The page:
Then, you should draw two horizontal lines. One running from the eyelash out, and one running from the nose out. This will mark where ears should be placed.
For this particular style, ears don’t have to be super detailed. What I usually do is just draw two half ovals on the side of the head and call it good.
Now, in order to not make your character look dead, just add the outlines of the pupils. Once again, they don’t have to be exactly this size!
Step Sixteen (digital artists):
As you’re getting ready to finalize your character, you should add another layer to the drawing for your lineart. However, before you click on your next layer, you should lower the opacity of the sketch layer (layer 1). In this program, that would be in the top right corner, and I find that 60% opacity is the best. You don’t have to necessarily do this step, but I find it easier to differentiate the line art with the sketch layer. *Note: Remember to make sure you’re on the second layer for the lineart! You’ll thank me for this reminder later.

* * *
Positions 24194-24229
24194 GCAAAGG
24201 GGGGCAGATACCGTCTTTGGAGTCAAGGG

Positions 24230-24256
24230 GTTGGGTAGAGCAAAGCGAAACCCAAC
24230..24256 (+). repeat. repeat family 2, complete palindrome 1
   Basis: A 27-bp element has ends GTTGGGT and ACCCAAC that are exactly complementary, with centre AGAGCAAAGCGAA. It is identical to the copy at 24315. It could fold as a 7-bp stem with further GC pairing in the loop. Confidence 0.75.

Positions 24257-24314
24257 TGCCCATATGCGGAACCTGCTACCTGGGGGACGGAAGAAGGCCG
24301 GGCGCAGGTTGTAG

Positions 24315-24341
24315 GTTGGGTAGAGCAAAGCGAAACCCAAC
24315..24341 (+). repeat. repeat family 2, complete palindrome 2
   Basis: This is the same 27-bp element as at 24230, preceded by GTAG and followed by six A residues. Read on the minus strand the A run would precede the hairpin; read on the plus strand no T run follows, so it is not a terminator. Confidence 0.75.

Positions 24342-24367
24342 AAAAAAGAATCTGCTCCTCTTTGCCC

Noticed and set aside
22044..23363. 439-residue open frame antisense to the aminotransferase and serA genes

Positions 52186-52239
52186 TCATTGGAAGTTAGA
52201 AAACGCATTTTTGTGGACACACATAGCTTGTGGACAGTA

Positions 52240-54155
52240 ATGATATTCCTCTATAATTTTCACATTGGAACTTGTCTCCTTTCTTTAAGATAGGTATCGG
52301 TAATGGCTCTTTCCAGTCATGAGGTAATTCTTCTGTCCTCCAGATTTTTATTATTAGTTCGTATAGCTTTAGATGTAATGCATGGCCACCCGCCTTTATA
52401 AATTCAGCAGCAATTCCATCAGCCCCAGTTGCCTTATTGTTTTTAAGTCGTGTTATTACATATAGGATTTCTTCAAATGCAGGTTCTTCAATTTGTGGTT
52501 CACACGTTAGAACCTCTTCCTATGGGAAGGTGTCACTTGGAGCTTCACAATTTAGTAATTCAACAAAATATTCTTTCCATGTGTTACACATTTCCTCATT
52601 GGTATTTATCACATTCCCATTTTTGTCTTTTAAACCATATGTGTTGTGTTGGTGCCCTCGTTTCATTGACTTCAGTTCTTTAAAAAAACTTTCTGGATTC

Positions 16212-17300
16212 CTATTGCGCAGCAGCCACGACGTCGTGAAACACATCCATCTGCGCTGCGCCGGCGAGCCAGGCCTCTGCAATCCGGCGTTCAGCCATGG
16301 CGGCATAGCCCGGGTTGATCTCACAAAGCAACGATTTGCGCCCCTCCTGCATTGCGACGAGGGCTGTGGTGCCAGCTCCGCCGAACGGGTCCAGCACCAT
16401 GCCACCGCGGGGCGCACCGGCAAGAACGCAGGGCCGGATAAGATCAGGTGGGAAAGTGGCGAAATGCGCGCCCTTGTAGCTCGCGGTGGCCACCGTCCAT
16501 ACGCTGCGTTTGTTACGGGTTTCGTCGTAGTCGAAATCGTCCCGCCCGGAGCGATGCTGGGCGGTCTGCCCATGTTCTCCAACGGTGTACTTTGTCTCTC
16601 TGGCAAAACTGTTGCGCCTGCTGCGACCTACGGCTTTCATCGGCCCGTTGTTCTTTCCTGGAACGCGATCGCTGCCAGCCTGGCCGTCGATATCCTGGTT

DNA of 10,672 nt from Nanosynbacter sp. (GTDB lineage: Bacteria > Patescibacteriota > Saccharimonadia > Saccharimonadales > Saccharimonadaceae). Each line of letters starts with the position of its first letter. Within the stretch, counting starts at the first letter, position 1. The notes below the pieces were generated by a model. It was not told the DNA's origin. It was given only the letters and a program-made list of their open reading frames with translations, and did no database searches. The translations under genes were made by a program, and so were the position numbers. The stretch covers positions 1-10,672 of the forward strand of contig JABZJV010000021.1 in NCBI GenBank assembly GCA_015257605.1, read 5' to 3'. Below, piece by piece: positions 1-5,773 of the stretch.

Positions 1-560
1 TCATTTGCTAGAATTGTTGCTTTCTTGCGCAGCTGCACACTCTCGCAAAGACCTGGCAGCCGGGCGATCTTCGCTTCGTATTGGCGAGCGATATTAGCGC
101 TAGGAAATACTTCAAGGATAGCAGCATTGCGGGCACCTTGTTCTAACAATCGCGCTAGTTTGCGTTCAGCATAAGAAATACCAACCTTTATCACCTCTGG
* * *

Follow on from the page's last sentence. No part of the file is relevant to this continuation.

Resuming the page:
For this last step, you should just go over your sketch with a darker color. For traditional artists that would just be a ballpoint pen or skinny sharpie to go over your lines. For digital artists, that would include just upping the opacity of the pen, which would be in the middle left side of the screen, like in the previous step. You can also add some details, as I did, in the eyes. I just erased the middle of the iris to show the pupils. Also, digital artists, feel free to delete the first layer, as you are done with your sketch!
Look! You’re done! A lot of steps, I know, but I hope these helped with your beginning stages as artists. It’s okay if it doesn’t look like mine, because I’ve been practicing for years. And as you progress and become more individualized in your art, you might even develop your own style of art! Art is so subjective, and there is no wrong or right way to do it. But have fun with it, and don’t stress yourself out too much!